Inclusive and anti-colonial practice
Access external resources and best practice pertaining to inclusive and anti-colonial practice.Student feedback
- Develop an understanding of different aspects of Inclusive teaching and learning practice and why it is important
- Learn about currently embedded inclusive practices across the institution and how staff can embed similar practices in their own teaching practice
- Understand how to get involved with Inclusion focused groups and activities across the University
- Access external resources and best practice pertaining to inclusive and anti-colonial practice
- Design inclusive curricular, assessments, and teaching environments.
Why does this matter?
- The University has a responsibility to deliver quality teaching and learning to all their students.
- The student population reflects the increasing diversity of UK society and the success of Higher Education Institutions (HEI’s) in attracting international students.
- The diversity of students frames the learning experience.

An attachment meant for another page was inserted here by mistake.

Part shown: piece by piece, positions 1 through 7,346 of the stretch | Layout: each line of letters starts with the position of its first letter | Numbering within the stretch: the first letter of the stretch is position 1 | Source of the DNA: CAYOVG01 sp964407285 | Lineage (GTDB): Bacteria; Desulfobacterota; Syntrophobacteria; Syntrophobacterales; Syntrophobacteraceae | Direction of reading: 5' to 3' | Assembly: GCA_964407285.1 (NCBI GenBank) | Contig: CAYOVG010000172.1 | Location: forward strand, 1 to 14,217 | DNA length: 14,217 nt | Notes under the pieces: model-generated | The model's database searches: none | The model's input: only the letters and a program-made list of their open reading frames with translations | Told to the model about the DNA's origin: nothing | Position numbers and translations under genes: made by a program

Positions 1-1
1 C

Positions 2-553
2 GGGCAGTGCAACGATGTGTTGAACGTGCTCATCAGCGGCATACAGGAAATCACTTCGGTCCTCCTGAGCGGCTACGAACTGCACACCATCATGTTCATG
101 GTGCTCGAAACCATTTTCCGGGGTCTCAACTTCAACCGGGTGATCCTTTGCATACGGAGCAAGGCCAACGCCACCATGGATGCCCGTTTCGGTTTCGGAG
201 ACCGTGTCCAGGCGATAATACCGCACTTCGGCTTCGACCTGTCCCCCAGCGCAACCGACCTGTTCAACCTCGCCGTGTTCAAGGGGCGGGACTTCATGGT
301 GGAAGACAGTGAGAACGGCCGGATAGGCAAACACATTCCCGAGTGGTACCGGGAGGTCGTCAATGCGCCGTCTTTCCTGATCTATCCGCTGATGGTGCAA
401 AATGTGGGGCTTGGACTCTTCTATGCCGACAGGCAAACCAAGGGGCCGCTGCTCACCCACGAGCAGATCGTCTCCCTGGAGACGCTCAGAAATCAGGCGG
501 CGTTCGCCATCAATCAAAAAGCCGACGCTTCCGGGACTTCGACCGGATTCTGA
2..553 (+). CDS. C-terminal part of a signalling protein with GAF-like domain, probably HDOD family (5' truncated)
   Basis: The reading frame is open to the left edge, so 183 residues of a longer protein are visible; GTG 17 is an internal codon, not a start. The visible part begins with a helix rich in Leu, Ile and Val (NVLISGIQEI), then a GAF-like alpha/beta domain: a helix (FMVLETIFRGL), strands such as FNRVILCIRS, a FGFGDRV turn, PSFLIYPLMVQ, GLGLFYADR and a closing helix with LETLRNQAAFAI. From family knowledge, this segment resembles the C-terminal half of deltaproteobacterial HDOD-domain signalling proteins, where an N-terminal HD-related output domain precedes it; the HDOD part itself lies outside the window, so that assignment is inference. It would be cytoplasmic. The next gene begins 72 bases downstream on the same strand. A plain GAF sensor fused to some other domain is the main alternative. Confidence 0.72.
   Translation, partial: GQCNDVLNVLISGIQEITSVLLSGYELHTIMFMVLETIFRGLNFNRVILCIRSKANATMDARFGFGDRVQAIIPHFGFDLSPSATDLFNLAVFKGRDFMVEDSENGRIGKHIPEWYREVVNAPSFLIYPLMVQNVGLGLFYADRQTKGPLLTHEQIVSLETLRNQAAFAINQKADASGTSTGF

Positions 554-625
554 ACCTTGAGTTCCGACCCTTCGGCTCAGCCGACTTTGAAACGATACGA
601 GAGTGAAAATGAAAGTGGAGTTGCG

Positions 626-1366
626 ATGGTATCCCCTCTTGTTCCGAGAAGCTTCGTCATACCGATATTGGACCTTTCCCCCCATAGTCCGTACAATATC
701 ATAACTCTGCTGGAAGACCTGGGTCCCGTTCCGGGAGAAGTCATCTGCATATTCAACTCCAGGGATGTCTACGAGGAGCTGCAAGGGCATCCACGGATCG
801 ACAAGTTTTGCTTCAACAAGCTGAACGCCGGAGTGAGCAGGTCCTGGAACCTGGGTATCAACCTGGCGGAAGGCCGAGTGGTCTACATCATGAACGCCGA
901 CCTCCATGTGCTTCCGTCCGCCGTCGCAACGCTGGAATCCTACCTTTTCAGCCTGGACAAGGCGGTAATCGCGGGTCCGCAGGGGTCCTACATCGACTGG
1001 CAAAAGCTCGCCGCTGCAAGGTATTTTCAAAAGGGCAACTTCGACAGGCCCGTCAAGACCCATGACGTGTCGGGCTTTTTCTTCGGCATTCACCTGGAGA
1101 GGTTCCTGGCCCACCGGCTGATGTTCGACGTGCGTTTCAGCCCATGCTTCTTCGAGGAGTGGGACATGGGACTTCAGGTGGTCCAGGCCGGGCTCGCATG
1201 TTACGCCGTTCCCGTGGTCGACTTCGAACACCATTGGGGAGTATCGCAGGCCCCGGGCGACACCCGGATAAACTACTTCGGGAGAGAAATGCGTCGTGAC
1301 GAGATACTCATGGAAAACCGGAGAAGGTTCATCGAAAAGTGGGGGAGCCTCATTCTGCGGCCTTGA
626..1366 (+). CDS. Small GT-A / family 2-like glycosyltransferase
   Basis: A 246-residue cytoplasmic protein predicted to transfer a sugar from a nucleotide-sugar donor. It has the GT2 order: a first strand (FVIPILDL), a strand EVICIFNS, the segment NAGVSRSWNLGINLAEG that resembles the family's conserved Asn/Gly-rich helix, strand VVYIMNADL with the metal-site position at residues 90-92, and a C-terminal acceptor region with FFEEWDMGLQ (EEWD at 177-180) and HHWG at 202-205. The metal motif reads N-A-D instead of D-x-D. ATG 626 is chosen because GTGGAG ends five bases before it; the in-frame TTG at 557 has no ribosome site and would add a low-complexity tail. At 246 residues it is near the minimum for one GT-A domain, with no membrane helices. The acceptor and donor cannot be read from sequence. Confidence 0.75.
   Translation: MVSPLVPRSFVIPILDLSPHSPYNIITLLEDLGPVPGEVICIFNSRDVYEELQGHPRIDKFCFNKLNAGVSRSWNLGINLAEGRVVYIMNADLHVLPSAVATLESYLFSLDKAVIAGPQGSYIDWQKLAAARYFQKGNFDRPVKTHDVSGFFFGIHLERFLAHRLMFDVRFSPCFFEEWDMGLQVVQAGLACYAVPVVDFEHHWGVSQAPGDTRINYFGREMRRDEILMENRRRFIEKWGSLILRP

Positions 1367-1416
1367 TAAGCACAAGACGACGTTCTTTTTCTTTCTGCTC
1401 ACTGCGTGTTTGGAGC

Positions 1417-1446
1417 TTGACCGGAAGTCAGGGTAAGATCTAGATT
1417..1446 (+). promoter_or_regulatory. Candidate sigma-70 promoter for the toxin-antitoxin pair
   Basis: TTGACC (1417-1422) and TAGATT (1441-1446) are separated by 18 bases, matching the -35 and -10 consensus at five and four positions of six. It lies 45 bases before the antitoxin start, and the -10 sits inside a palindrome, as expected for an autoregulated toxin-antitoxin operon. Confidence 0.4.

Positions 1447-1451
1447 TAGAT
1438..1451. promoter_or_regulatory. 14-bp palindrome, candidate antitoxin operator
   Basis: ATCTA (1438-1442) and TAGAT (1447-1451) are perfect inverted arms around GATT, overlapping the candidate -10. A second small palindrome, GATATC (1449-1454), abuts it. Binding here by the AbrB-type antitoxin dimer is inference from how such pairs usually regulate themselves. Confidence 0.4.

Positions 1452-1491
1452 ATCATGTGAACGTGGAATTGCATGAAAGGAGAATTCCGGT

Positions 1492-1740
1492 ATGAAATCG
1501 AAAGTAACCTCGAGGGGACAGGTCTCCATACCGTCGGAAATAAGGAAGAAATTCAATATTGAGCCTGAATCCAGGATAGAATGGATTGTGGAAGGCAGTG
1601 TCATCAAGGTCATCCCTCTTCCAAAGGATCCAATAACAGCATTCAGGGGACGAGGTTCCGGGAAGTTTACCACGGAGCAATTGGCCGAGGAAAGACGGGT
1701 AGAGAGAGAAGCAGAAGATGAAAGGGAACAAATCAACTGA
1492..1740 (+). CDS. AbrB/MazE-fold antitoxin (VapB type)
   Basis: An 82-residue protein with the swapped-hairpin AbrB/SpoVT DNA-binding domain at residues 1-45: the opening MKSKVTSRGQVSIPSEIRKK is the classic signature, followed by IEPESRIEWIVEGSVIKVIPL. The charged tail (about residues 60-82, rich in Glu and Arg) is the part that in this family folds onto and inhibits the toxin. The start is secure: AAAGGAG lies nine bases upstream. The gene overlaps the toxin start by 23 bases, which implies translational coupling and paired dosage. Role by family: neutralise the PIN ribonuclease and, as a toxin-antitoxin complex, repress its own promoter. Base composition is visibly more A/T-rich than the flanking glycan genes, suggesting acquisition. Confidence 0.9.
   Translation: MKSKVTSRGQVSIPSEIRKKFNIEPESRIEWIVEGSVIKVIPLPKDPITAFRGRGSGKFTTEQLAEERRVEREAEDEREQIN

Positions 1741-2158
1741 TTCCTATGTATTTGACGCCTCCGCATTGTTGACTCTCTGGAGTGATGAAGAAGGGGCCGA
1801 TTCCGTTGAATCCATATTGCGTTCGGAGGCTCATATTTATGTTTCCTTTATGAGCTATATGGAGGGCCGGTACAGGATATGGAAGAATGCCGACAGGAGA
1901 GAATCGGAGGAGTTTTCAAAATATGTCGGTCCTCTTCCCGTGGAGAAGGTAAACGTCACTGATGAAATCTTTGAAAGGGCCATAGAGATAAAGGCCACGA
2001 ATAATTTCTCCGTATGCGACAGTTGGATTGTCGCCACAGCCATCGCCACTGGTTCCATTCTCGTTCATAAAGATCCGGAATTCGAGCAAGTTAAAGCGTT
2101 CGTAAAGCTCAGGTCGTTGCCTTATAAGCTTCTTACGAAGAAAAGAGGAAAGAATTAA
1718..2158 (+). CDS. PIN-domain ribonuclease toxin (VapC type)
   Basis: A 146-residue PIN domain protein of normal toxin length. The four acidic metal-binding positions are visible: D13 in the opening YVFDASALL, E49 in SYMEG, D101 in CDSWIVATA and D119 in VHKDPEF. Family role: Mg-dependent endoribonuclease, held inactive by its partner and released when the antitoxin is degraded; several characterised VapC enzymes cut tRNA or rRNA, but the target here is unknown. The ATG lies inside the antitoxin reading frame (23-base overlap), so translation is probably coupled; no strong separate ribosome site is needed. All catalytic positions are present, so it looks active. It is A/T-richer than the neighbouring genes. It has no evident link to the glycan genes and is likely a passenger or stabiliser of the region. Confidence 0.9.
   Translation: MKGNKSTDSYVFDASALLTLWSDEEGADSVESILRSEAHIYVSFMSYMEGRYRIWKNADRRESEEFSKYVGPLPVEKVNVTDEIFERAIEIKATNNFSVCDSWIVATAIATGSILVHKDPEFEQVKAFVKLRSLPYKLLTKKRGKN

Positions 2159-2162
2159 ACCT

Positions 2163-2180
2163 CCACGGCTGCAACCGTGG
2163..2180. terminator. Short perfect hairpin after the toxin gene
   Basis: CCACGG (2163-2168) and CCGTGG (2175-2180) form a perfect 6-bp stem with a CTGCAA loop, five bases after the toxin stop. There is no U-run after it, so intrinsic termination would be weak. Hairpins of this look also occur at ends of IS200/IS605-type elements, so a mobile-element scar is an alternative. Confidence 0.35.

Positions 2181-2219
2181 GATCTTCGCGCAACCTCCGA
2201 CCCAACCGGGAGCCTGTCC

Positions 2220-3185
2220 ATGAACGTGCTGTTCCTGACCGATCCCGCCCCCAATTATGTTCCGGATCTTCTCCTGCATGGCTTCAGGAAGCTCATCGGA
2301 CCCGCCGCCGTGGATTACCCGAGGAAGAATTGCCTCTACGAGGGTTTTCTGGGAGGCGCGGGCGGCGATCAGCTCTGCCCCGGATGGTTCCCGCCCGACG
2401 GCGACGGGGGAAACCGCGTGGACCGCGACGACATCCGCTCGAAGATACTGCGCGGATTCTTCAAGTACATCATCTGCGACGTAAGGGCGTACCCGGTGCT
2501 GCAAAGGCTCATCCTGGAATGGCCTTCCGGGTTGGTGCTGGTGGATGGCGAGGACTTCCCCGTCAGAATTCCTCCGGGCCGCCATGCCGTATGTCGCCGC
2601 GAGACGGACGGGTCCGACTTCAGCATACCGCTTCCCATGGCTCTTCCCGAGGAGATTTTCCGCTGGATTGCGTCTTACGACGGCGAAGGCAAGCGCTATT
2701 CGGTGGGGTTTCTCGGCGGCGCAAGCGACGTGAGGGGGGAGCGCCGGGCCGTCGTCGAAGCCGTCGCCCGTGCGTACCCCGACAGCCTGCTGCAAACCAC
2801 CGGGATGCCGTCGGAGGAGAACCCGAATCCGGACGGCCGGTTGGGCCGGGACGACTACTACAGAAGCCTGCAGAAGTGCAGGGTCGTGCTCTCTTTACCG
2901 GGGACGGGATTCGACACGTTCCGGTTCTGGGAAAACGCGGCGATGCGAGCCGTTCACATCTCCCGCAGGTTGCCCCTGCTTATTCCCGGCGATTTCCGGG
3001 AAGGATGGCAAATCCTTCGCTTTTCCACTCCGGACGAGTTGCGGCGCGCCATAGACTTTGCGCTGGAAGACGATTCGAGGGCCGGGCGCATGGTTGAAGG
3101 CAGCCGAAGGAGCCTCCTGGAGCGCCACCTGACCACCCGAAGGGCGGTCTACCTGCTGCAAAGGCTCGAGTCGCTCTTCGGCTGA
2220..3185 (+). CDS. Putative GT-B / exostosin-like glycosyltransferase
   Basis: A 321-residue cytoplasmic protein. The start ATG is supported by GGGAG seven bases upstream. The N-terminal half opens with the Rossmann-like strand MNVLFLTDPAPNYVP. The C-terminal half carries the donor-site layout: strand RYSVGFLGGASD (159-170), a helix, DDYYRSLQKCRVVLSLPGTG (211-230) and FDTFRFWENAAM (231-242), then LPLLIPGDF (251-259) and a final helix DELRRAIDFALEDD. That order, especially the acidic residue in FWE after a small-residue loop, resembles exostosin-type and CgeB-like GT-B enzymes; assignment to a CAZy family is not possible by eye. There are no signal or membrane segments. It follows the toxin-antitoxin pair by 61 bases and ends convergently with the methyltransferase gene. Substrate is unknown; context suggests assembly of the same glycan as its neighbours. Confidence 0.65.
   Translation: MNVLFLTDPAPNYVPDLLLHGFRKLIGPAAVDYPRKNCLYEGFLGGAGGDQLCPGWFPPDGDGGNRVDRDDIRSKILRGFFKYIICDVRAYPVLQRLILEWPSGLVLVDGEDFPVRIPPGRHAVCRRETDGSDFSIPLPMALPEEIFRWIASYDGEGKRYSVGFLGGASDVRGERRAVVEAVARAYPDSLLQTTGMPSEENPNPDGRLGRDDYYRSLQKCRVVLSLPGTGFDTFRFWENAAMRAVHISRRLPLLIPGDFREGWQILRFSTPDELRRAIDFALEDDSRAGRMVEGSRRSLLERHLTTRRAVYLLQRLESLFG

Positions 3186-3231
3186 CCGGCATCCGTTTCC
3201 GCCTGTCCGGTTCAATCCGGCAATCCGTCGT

- Inclusive practice maximises the value of this resource and enriches the experience for all.
- Students who acquire the skills to work productively with people from different backgrounds are likely to be attractive to potential employers.
- A proactive approach to inclusion is likely to reduce the time academics would otherwise spend working on a one-to-one basis with students who are experiencing problems with learning.
- Students have a legal right to teaching that does not discriminate against them on grounds of age, ethnicity, gender reassignment, pregnancy or maternity, religion or belief, sex, or sexual orientation.
- Note that disabled students have a legal right to reasonable adjustments to ensure that their needs to access education are met.
- Embedding inclusivity is a legal and ethical requirement for Higher Education Institutions.
- Inclusivity is also strongly aligned to Diverse St Andrews strategy strand, and the University’s ambition to become a beacon of inclusivity.
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